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LETTER TO EDITOR
Year : 2015  |  Volume : 16  |  Issue : 1  |  Page : 54-55

Idiopathic eruptive macular pigmentation


Department of Dermatology, P. D. Hinduja Hospital, Mahim, Mumbai, Maharashtra, India

Date of Web Publication16-Jan-2015

Correspondence Address:
Rajiv Joshi
No. 14, Jay Mahal, A Road, Church Gate, Mumbai 400 020, Maharashtra
India
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Source of Support: None, Conflict of Interest: None


DOI: 10.4103/2319-7250.149436

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How to cite this article:
Joshi R. Idiopathic eruptive macular pigmentation. Indian J Paediatr Dermatol 2015;16:54-5

How to cite this URL:
Joshi R. Idiopathic eruptive macular pigmentation. Indian J Paediatr Dermatol [serial online] 2015 [cited 2019 Dec 11];16:54-5. Available from: http://www.ijpd.in/text.asp?2015/16/1/54/149436

Sir,

It was nice reading the well written and nicely illustrated case report of idiopathic eruptive macular pigmentation (IEMP) that recently appeared in this journal. [1] This adds to the growing number of cases of this uncommon entity that have been reported from the Indian sub-continent in the last few years.

There are two points that need elaboration, firstly pigmented papillomatosis, which has been mentioned briefly by the authors and secondly the proposed relationship between IEMP and acanthosis nigricans, which has not been alluded to in this case report.

Pigmented papillomatosis refers to the histologic pattern of elongated dermal papillae and epidermal valleys filled with thickened basket weave stratum corneum with prominent, uniformly increased melanin in the basal layer of the epidermis. This appearance is typical of acanthosis nigricans but not specific for it, as it is also seen in epidermal nevi, some seborrheic keratoses, confluent and reticulate papillomatosis of Gougerout and Carteud and IEMP.

Pigmented papillomatosis as the diagnostic histologic finding in IEMP was first reported in 2007 [2] and since then 5 cases of this entity have been described in Indian patients. [1],[3],[4],[5] No case report of IEMP prior to this mentions pigmented papillomatosis as a histological finding although the consensus has been that IEMP is a dermal hyper-melanosis with increased melanin in the basal layer of the epidermis. Pigmented papillomatosis appears to be the principal histological finding in all Indian cases and may be considered as an important diagnostic criterion for the diagnosis of this condition.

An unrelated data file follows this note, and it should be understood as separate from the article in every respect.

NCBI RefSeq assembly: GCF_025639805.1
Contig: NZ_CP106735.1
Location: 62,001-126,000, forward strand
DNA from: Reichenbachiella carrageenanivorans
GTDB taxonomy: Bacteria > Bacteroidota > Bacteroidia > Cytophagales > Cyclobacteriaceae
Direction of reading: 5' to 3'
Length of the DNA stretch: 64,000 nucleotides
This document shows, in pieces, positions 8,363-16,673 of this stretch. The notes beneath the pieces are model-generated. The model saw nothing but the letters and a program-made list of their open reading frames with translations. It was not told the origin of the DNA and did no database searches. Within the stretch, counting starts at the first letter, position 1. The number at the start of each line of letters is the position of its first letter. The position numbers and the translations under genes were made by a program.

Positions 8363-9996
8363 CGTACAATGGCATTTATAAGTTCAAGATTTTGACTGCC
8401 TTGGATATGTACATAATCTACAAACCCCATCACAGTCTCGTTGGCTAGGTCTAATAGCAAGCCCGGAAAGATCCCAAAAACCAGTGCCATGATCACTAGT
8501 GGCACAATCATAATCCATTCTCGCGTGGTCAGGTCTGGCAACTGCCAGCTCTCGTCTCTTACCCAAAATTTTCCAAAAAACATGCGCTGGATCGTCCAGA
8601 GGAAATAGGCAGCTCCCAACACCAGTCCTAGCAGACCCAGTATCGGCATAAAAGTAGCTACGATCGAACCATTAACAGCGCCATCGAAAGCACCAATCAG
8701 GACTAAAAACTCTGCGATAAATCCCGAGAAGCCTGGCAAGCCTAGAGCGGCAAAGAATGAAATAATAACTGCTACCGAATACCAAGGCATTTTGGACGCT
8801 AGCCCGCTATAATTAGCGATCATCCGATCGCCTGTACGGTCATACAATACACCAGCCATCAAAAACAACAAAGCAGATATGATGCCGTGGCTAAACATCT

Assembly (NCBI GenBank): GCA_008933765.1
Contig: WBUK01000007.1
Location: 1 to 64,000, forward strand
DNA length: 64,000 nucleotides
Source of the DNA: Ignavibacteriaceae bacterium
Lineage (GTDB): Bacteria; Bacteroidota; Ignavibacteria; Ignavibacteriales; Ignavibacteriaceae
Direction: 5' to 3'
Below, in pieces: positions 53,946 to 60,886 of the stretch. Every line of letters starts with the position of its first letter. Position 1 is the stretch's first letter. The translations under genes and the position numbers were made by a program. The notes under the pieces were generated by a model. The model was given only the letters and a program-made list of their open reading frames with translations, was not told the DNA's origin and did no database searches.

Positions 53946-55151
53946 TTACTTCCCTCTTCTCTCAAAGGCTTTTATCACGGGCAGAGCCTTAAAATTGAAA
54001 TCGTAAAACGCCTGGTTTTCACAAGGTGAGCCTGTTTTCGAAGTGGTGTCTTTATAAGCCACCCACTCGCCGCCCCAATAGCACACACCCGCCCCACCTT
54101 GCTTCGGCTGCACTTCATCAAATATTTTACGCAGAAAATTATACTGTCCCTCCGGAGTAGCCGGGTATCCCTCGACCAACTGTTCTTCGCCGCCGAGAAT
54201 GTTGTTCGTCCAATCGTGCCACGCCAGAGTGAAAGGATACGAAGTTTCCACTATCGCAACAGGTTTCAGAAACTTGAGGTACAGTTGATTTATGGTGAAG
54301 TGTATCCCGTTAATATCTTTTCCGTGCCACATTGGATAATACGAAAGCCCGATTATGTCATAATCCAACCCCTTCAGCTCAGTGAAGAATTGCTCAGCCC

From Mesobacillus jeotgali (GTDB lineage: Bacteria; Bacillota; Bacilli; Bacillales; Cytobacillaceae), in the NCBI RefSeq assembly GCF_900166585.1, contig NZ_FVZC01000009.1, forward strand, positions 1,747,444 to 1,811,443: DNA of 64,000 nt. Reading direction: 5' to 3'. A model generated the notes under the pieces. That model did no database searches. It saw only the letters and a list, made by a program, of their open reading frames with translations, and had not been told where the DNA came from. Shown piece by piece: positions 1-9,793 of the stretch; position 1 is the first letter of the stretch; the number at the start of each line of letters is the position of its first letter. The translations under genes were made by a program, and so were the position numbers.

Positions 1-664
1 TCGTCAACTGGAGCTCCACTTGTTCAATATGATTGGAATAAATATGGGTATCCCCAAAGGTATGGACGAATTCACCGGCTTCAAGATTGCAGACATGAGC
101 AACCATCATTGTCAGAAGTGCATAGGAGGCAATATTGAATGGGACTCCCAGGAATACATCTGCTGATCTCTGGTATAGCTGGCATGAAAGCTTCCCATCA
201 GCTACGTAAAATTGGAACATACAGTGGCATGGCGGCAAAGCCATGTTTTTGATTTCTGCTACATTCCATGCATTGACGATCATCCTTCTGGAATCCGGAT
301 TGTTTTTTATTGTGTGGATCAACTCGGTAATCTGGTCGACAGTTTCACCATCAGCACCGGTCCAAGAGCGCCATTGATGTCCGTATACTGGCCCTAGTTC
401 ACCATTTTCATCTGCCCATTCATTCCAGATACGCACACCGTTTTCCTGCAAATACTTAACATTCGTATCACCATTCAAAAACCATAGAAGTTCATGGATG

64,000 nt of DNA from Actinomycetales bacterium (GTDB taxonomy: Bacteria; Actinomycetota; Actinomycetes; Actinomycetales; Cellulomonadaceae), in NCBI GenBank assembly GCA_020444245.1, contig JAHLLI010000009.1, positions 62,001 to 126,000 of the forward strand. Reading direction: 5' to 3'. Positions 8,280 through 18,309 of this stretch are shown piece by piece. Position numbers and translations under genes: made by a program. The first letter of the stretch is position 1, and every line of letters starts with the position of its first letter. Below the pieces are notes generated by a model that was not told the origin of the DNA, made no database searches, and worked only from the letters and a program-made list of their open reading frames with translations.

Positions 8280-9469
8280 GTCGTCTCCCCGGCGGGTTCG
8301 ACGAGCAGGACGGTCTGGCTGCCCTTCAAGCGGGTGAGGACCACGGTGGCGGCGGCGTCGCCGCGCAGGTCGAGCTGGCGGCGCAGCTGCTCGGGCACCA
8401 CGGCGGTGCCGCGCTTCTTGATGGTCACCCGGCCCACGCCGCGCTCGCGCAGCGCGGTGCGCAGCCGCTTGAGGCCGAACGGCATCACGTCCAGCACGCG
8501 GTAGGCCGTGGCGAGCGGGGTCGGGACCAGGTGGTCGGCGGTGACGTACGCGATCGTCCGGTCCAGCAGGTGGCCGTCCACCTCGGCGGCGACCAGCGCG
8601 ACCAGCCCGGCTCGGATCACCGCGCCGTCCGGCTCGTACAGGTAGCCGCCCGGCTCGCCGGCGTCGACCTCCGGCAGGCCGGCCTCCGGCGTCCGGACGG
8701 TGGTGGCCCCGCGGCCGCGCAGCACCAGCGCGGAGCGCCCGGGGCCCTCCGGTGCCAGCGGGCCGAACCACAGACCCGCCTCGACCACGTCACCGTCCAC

Idiopathic eruptive macular pigmentation presents with multiple dark brown-black discrete macules and flat plaques with velvety surface and most cases have been reported in children and adolescents. Clinically it resembles conditions like lichen planus pigmentosus, ashy dermatosis and fixed drug eruption. All the above mentioned are dermal melanoses and show numerous melanophages in the papillary dermis with or without active interface changes. IEMP by contrast is an epidermal hyper-melanosis with pigmented papillomatosis and skin biopsy is essential for the diagnosis of IEMP and its differentiation from other clinical differential diagnoses.

It has been suggested that IEMP is a variant of acanthosis nigricans [2],[5] because clinically, individual lesions show a velvety surface that is reminiscent of acanthosis nigricans and histologically IEMP shares with acanthosis nigricans the finding of pigmented papillomatosis.

The classification of acanthosis nigricans has been expanded [6],[7] and includes obesity associated, syndromic, acral, unilateral, generalized, familial, drug induced, malignancy associated and mixed types. All these show similar clinical findings of hyperpigmented velvety flat plaques with pigmented papillomatosis on histology, a finding similar to lesions of IEMP.

In sum, therefore, pigmented papillomatosis should be included as an important criterion for the diagnosis of IEMP and future studies should be directed to investigate the possibility of IEMP being a variant of acanthosis nigricans, to wit, eruptive acanthosis nigricans.

 
  References Top

1.
Begum A, Ramchandra BV, Kumar A. Idiopathic eruptive macular pigmentation. Indian J Paediatr Dermatol 2014;15:114-6.  Back to cited text no. 1
  Medknow Journal  
2.
Joshi R. Idiopathic eruptive macular pigmentation with papillomatosis: Report of nine cases. Indian J Dermatol Venereol Leprol 2007;73:402-5.  Back to cited text no. 2
[PUBMED]  Medknow Journal  
3.
Grover S, Basu A. Idiopathic eruptive macular pigmentation: Report on two cases. Indian J Dermatol 2010;55:277-8.  Back to cited text no. 3
[PUBMED]  Medknow Journal  
4.
Verma S, Thakur BK. Idiopathic eruptive macular pigmentation with papillomatosis. Indian Dermatol Online J 2011;2:101-3.  Back to cited text no. 4
[PUBMED]  Medknow Journal  
5.
Joshi R, Palwade PK. Idiopathic eruptive macular pigmentation or acanthosis nigricans? Indian J Dermatol Venereol Leprol 2010;76:591.  Back to cited text no. 5
[PUBMED]  Medknow Journal  
6.
Schwartz RA. Acanthosis nigricans. J Am Acad Dermatol 1994;31:1-19.  Back to cited text no. 6
    
7.
Houpt KR, Cruz PD Jr. Acanthosis nigricans. In: Freedberg IM, Eisen AZ, Wolff K, Austen KF, Goldsmith LA, Katz SI, editors. Fitzpatrick's Dermatology in General Medicine. 6 th ed. New York: McGraw-Hill; 2003. p. 1796-801.  Back to cited text no. 7
    




 

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